Critical Questions: When is it time to consider palliative or hospice care?

Critical Questions: When is it time to consider palliative or hospice care?

By Karen Schwartz

Dr. Gordon Wood, assistant medical director at Midwest Palliative & Hospice CareCenter and director of palliative medicine and supportive care at Northwestern Lake Forest Hospital, suggests that if you answer yes to any of the following, hospice or palliative care may be beneficial to you. Review the following questions and talk with your medical professional about how to address these medical conditions and enhance your quality of life. More information can also be found at

Do you or a loved one have one or more of the following serious illnesses?
Cancer Congestive heart failure (CHF)
Chronic obstructive pulmonary disease (COPD), emphysema, lung disease
Kidney failure
Liver failure
Neurological diseases (e.g., ALS, Parkinson’s)

Do you or a loved one have symptoms that make it difficult to be as active as you would like to be, or impact your quality of life? These symptoms might include:
Pain or discomfort
Shortness of breath
Lack of appetite

Are you or a loved one experiencing any of the following?
Difficult side effects from treatment
Eating problems due to a serious illness
Frequent emergency room visits
Three or more admissions to the hospital within 12 months with the same symptoms

Do you or a loved one need help with any of the following?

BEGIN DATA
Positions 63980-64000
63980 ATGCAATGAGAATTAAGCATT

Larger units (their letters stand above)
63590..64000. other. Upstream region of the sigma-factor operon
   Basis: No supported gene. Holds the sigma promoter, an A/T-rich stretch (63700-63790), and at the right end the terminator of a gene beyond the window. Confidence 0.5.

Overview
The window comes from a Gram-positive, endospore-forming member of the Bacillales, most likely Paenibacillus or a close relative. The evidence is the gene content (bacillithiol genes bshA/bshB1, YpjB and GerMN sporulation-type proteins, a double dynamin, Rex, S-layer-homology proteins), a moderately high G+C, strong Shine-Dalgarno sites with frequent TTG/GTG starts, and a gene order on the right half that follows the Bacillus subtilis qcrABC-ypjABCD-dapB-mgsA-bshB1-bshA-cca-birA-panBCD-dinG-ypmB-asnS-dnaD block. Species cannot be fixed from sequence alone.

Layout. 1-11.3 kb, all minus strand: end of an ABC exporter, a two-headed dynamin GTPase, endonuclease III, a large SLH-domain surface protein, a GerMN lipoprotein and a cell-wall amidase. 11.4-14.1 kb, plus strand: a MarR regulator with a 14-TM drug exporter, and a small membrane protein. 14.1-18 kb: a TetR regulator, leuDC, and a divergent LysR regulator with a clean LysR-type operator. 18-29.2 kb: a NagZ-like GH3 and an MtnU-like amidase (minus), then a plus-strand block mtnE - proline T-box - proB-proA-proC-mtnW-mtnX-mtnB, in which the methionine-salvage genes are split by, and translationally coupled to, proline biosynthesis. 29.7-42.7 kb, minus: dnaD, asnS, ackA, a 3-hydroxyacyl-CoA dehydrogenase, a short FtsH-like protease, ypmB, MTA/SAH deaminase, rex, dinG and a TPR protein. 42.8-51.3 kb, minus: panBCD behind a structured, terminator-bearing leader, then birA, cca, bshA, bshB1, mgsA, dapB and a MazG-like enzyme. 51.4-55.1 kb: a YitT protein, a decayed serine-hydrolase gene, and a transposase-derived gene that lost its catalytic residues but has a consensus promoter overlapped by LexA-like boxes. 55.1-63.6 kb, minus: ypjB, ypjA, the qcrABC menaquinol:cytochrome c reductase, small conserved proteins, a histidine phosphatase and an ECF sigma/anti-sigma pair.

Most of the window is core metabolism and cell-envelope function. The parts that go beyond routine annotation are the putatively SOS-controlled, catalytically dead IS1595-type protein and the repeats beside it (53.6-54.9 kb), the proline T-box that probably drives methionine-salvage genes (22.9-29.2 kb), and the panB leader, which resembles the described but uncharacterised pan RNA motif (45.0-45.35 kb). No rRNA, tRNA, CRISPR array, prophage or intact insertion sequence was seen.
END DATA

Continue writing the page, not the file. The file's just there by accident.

Knowing what to expect
Knowing what programs and resources are available
Making medical decisions about treatment choices/options
Matching your goals and values to your medical care
Understanding the pros and cons (benefits/burdens) of treatments (e.g., dialysis, additional cancer treatments, surgery, etc.)

Do you or a loved one need help with any of the following?
Coping with the stress of a serious illness
Emotional support
Spiritual or religious support
Talking with your family about your illness and what is important to you

Is your family concerned or overwhelmed because they are not certain how to care for you or find the support they need?

Once palliative or hospice care has been determined as the appropriate care, Natalie Benda from Passages Hospice and Palliative Care suggests asking the provider the following:

• Does the agency have a 24-hour phone number you can call if you have questions, and how do they respond to your phone call?

• What are the treatment limits to come into the program; for example, IVs, feeding tubes and a DNR (Do Not Resuscitate order)?

• What is expected from the family caregiver, and how does hospice/palliative care supplement the family’s responsibilities?

• How often does hospice or palliative staff make visits? (This will change as the patient’s condition changes.)

• How many years has the agency been serving your community, and can the agency give you references?

• What bereavement services are provided?

Originally published in the Summer/Fall 2013 print edition